• Certificates given in incorrect order: According to the standard, certificates must be presented in the order in which they are needed. The main, server, certificate must come first, followed by the certificate that signed it, followed by the next certificate in the chain, and so on. A small number of sites does not get this order right. Most SSL clients will deal with this problem silently, but there is a small number of platforms that will give up.

Streamlined CSR creation

To create web server certificates a CSR is required. Since many projects have their own CSR signing process, the following template can be used:

req.conf

  1. Customize the DN and the following lines:
  1. Then generate the CSR and corresponding key:
  1. If you already have a key and only need to renew a certificate, use the following command instead:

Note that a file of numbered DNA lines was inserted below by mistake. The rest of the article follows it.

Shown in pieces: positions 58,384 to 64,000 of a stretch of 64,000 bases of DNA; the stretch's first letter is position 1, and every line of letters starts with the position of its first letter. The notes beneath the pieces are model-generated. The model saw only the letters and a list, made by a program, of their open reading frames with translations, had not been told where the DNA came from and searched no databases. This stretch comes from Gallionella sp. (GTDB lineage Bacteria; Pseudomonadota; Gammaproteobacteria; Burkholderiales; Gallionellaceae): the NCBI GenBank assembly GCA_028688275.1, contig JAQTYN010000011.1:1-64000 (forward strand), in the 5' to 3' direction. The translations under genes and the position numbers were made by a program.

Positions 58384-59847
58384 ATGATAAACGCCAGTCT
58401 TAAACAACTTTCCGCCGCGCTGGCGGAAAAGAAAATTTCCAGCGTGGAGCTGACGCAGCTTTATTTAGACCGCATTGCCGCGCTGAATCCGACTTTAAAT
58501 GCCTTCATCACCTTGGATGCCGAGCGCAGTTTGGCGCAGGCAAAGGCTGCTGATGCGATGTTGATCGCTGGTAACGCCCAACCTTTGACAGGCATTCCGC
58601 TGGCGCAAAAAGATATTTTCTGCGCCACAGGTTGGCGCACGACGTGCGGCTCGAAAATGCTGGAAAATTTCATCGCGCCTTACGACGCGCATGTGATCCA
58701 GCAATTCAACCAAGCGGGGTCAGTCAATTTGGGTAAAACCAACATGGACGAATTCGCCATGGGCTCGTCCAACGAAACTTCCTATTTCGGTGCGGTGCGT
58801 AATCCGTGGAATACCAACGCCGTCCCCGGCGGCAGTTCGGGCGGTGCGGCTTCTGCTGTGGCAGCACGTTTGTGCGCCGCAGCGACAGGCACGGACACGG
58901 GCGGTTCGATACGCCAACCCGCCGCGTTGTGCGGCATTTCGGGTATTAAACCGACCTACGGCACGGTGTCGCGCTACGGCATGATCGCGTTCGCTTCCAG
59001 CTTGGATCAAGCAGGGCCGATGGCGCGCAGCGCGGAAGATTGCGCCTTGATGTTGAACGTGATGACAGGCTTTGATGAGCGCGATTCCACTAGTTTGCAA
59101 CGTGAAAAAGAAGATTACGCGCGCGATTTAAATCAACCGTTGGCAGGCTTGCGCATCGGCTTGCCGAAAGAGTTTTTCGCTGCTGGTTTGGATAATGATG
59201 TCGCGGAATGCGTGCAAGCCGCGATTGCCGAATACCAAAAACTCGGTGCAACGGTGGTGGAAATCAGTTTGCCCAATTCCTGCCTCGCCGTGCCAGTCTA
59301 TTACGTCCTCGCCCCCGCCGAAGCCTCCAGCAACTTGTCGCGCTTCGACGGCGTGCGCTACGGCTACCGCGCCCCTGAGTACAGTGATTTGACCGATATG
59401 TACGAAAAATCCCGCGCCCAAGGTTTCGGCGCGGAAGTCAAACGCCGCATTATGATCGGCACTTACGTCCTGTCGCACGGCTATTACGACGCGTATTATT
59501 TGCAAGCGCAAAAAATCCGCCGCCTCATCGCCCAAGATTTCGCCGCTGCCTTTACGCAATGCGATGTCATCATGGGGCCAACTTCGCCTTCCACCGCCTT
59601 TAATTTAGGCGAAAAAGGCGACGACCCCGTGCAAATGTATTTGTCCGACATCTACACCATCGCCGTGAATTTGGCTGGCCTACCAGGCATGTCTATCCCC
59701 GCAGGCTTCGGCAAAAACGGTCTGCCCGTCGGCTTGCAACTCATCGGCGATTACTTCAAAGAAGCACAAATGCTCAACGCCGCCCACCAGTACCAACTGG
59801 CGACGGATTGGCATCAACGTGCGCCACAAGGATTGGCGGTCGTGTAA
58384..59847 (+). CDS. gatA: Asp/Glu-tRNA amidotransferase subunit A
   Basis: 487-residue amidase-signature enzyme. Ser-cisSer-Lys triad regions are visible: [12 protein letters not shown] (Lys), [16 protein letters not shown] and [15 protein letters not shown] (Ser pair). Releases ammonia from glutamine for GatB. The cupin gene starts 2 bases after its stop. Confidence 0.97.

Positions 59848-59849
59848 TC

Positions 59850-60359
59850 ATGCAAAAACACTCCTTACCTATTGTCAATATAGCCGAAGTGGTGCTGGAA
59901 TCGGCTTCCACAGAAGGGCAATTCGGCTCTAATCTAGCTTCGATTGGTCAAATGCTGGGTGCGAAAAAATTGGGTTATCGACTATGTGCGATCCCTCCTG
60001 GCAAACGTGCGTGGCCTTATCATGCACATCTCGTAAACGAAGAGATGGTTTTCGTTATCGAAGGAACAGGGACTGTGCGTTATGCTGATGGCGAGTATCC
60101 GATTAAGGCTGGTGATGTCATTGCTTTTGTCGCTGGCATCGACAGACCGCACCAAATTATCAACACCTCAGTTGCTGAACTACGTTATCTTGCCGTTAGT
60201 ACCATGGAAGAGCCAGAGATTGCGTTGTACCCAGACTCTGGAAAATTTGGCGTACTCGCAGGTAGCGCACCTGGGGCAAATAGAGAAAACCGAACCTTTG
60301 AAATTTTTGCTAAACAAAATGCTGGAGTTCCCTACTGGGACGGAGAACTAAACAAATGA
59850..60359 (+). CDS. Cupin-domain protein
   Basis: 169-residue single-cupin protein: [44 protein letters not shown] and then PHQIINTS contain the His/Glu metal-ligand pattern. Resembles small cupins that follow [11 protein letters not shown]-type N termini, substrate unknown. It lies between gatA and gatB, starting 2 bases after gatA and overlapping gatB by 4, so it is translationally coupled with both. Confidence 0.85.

The generated CSR can be checked as follows:

The CSR can now be submitted for signing.

The private key remains in your possession. Note that the same private key will be used even if you’ve renewed a certificate. This is import for certificate pinning because it ensures that the certificate signature remains the same.

Bonus: fire and forget

Use the following script to skip having to remember the commands. Hardcode the keyname. The CSR will have the same base name.

renew.sh

Notes

You can also add -nodes (short for no DES) if you don’t want to protect your private key with a passphrase. Otherwise it will prompt you for “at least a 4 character” password.

Sources:

Openssl View Pem Certificate Template

How to verify that a private key goes with a certificate